by Megan Waardenburg
AP classes are difficult. They’re designed this way to push your limits and see what you can do. In order to succeed in them, students often need to change their study habits and methods. Most students won’t succeed on academic ability alone. Exams seem a long way out, but they will come sooner than they seem, but most first year AP students don’t know where to start.
Try new study methods
If you’re struggling with your current study method, perhaps it’s time to troubleshoot. Taking notes straight out of a textbook without organization works for some people, but it may not always be the most time efficient or effective way to study. One of the most widely used methods, Cornell notes, helps to organize notes in a legible format that makes it easier to review during test time. Reading the textbook as if it were a novel can also help you retain more information. Investing your attention in the content as if it were actually entertaining can help you remember more. Alongside this, try putting comprehension questions at the end of certain sections during your initial read through. Going back and answering them at test time lets you know what you need to study and which areas you know well.
Try new diagrams
Though making diagrams seems rather tedious, but they are the best way to summarize material in a concise way to streamline the study process. Mind maps, or as we called them in elementary school, spider graphs, help to connect concepts for visual learners. Cause and effect diagrams can help aid comprehension of historical events. Though it may be time consuming, putting effort into making notes legible and neat can take you a long way. Reviewing notes before test time is a hundred times easier if you can read your own writing.
Make it easier to focus
If we’re being honest, so many of us set up our study space and get out a textbook only to open snapchat after every paragraph. Though sometimes your phone can help you study by playing music or allowing you to ask other students about assignments, putting your phone away will help you get more done. If you’re really tempted, leave in in another room. If you’re tired of studying in the same place, try changing the scenery. Working at a coffee shop or library can help you focus more than your distraction-filled room. Even though it may be comfortable, avoid working on your bed at all costs. You will either feel tired when doing your homework, or you will not be able to sleep at night since your mind will begin to associate your bed with homework.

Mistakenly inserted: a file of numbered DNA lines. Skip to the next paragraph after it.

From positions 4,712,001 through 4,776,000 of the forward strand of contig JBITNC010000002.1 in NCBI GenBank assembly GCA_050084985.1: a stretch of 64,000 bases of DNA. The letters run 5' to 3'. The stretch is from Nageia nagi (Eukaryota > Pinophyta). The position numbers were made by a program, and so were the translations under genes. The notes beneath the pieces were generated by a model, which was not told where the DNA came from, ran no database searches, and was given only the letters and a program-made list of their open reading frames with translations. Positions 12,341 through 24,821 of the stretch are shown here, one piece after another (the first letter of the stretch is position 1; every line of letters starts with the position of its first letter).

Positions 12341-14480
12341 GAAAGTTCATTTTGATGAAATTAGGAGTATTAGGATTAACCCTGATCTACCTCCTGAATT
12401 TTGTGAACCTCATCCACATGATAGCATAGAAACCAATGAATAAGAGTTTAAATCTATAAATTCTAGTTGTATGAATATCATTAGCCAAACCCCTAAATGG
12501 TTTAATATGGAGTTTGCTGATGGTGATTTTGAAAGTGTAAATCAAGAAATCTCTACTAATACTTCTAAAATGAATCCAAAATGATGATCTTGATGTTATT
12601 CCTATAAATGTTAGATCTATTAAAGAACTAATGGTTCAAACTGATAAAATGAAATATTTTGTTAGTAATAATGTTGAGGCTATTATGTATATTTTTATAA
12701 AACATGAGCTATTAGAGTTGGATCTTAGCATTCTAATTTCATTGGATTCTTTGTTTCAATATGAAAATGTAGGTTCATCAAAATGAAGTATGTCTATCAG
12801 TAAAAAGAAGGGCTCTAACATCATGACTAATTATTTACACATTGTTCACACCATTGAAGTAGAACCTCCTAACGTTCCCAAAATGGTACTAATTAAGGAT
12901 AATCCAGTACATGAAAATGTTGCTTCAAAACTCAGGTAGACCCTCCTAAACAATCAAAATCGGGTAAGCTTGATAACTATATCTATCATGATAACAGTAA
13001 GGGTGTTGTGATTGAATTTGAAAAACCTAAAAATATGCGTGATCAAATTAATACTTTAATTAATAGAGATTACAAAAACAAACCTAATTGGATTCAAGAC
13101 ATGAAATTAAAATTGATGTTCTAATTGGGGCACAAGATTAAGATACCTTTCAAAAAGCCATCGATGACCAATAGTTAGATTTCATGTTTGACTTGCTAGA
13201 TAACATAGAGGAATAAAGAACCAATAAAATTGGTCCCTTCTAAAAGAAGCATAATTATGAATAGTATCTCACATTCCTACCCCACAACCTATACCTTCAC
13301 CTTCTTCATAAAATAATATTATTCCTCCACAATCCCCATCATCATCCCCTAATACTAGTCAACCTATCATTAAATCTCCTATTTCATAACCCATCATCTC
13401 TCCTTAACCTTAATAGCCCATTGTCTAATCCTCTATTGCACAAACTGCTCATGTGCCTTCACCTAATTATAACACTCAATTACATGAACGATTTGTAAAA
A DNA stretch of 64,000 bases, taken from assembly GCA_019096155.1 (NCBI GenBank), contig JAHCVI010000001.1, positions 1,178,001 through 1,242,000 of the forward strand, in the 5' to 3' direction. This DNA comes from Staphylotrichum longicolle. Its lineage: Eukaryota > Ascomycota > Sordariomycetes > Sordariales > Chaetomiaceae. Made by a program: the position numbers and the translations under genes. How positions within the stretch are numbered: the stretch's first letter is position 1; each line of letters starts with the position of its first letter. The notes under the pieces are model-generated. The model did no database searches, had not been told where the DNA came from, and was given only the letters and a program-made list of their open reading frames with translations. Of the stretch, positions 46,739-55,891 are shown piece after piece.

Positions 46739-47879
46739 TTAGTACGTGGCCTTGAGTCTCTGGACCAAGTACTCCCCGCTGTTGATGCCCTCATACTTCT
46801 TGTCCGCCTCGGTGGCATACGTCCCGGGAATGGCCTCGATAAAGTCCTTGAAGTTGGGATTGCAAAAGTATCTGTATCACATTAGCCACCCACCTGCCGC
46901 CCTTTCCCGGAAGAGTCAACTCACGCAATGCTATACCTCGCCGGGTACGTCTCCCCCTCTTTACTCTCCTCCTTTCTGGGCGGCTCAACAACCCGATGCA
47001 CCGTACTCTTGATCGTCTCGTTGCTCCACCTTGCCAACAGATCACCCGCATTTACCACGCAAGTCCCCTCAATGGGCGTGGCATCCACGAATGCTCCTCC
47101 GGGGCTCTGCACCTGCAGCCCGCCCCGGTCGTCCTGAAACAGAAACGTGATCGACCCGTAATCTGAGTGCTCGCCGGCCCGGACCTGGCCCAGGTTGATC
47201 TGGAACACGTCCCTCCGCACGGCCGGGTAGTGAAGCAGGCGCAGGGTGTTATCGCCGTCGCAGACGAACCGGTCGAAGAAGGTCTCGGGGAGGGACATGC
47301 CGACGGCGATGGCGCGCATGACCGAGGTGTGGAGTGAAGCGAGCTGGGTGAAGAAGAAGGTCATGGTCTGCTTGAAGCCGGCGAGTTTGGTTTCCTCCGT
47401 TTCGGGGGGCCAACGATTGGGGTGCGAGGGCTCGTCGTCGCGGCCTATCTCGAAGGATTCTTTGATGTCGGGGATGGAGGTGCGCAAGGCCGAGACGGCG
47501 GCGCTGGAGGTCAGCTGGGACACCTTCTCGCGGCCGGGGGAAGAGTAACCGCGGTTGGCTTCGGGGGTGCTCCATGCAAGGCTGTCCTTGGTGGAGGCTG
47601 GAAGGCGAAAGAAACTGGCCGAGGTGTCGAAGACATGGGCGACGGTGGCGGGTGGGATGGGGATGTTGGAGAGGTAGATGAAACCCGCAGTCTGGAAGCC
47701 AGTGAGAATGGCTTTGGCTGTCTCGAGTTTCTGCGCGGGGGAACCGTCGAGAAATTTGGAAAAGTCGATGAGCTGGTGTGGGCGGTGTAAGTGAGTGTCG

Use apps and websites created for students
Help yourself focus by playing ambient noise such as rain sounds or coffee shop sounds if you need noise to focus. Using programs programs such as rainymood.com, or Coffivity can keep the sounds going without disrupting your focus to make it replay. Certain programs can help time you and encourage more focused study time. Forest is an app that blocks websites and times progress by growing a virtual tree in the corner of your screen. Momentum is a chrome extension that tailors your home screen to your tasks. Technology is a huge distractor to productivity, but using it wisely can improve your study.
Specifically for AP courses, study books can help provide information the teacher didn’t cover, or refresh your memory on key concepts and examples. Companies such as Barrons and Kaplan make study guides specific to each course, providing students with all the curriculum necessary to score well on the exam, as well as instruction on writing and open ended strategies. Online resources, though less credible, can provide a more understandable version of the material. Quizlet, a flash card sharing website, provides definitions for key terms in almost any course. Each set is created by students or teachers, making them more bearable than College Board’s resources. Of course, the widely loved Crash Course videos, filmed by John and Hank Green, are based on AP curriculum, but can help with any related course. These videos make the content more relatable, and certainly more memorable.
Essentially, vew few students can succeed on an exam without putting in the time and effort to learn the material. Yes, being a genius helps, but work ethic can take you from scoring a 1 to a 5. Don’t be afraid to ask your teacher for practice tests or essay prompts, or for feedback for your essays or open ended questions. Making sure you’re on the right track in your writing is especially important around AP exam time when you have only 45 minutes for each essay. The night before your test, practice will have been the most helpful method you’ve used throughout the entire year.
Image by Morgan Hanna